While Matzenbacher’s students were working recently on AP bottle racers, 3-D printing, and CAD design, Bacon’s students were getting charged up building circuits in a STEM Unit about electricity. “Before, I mean honestly the only thing that I had were textbooks. That’s the cool thing about this grant. It has allowed these kids to be exposed to so much more that we just couldn’t expose them to.

“And it’s highly motivating because they love it,” Bacon added. “They love to work with their hands. They love to build things. It’s just the excitement of doing something fun and interesting. I mean, how many kids get to work with electricity? When’s the last time I got to work with electricity and do things like that?”

A ripple effect has occurred, much to Bacon’s delight, as students eagerly finish their other assignments to earn the privilege of doing STEM on Fridays. “Let me just tell you, our work production has gone up as well. Some of us that were not getting our stuff done are suddenly getting it all done, and we’re good to go on Friday. So, it’s win-win-win for everyone.”


Katelin, an eighth grader at Cleora, prefers working with her hands and having a partner over the traditional lecture/book approach she knew from previous years. “I love this so much more because we have a lot of hands on. It’s just a lot of fun,” she said. “It’s much better than class. It’s hands on and you can figure it out yourself instead of just reading about it and not being able to experience it.”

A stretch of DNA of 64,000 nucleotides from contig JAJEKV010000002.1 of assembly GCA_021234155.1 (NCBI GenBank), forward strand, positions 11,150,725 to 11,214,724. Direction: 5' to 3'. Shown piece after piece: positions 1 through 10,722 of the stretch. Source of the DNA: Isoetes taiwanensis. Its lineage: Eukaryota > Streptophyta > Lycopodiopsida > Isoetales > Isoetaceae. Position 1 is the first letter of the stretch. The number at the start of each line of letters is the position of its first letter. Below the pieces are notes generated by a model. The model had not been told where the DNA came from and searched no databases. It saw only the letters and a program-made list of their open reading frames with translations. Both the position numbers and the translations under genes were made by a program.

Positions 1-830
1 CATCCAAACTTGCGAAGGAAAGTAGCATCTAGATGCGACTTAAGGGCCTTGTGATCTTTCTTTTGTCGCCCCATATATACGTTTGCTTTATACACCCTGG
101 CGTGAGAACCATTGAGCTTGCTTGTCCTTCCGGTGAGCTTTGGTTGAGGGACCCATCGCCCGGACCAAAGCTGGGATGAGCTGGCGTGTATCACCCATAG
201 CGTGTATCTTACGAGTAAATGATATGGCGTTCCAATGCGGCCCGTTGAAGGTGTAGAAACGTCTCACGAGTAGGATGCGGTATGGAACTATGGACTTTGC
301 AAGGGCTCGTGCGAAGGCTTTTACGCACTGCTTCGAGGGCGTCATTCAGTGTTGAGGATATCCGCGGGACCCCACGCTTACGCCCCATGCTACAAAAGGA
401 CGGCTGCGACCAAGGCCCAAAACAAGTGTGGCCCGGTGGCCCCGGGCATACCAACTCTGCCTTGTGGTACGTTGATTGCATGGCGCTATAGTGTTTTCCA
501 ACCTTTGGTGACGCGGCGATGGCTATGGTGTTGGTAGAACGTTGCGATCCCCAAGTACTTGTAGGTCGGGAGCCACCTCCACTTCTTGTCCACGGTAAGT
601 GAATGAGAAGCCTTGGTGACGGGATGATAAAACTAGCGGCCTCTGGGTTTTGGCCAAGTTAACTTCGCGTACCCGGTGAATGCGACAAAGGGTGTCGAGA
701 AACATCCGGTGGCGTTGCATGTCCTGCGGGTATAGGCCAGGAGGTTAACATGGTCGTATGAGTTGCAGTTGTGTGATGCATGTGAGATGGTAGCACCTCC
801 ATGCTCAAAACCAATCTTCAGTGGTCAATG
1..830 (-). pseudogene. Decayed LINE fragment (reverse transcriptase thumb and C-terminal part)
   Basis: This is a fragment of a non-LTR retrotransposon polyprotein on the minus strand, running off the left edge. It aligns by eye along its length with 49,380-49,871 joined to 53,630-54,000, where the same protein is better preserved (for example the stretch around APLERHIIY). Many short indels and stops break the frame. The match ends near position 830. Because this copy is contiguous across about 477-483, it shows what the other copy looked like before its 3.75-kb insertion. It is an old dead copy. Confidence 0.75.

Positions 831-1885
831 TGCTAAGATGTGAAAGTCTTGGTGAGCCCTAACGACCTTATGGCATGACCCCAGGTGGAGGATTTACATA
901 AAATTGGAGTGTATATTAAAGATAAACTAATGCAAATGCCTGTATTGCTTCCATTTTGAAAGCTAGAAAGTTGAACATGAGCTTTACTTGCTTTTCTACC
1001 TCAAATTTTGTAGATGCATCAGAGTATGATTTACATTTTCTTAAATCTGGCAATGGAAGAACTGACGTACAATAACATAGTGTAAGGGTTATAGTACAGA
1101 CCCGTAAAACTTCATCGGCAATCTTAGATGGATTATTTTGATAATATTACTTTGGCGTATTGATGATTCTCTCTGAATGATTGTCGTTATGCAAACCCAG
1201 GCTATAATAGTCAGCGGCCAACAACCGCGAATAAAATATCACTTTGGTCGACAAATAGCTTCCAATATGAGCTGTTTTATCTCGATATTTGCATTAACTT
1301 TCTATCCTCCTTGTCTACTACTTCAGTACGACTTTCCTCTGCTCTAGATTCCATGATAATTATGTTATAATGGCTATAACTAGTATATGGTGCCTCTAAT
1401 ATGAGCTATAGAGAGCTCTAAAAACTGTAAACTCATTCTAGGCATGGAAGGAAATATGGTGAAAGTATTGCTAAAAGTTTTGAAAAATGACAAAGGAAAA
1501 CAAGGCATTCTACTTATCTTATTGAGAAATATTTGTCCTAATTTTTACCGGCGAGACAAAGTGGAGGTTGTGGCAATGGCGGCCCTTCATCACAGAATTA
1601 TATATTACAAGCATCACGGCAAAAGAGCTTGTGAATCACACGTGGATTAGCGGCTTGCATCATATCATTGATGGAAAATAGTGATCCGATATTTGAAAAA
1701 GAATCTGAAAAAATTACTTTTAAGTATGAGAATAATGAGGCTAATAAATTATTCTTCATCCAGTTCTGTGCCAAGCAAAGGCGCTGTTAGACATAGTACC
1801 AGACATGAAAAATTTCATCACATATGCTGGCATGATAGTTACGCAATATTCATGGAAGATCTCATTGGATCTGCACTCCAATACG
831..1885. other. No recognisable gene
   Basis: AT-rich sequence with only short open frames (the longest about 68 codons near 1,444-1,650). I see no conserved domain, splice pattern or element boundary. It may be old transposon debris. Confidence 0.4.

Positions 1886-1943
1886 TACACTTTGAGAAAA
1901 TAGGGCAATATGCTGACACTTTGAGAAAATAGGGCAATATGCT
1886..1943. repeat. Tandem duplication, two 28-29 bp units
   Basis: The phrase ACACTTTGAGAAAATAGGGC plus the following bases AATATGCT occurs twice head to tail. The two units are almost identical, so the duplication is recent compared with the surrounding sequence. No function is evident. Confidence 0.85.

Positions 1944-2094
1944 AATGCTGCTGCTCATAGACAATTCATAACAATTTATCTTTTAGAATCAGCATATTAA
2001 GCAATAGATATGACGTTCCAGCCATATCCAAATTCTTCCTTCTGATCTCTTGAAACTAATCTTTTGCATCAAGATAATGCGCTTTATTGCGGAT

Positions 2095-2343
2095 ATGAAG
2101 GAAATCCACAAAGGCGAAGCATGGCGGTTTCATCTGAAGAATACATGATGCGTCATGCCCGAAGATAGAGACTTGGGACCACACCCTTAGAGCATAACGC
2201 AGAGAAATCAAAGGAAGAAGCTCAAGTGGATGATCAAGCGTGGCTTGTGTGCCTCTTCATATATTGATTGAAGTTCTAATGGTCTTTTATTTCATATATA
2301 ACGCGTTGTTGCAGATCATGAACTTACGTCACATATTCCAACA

Plus, Katelin added, “If you make mistakes, then you’ll learn better. So, if you do that, then you have more chances to learn about the topic.”

Another eighth grader, Raven, was using Tinkercad® to create a personalized 3-D printing design – a signature smiley face that he draws on everything. “It takes a lot of time and mistakes and redoing to get it right.”

Fortunately, Raven has the freedom to start over and improve his design, learning more options in Tinkercad and mastering the nuances of the 3-D printer – and considering career options as he goes. “I feel like it’s helping us sort out our future because it makes us involved with more things and gets us used to more things that we’re going to be exposed to.”

Guthrie, other educators, and employers across the northeast Oklahoma region are excited to see today’s students taking chances and experimenting. “With this, they can try something. If it doesn’t work, they can come back, reevaluate it, maybe even partner with somebody and get some ideas, change something, try it again,” Guthrie said. “Because they can instantly see the results, they’re not as afraid of failure because they know they can immediately do something about it.”

“The units have a really heavy engineering focus. My kindergartners build animal homes. My second graders build park rides. Right now, my second graders are building containers to protect four cookies and give them as a gift. . . . I really love that at the K-2 level, the kids get to think and create and engineer stuff.”

– Debra Rouse, K-6 STEM specialist, North Cedar Community School District, Lowden, Iowa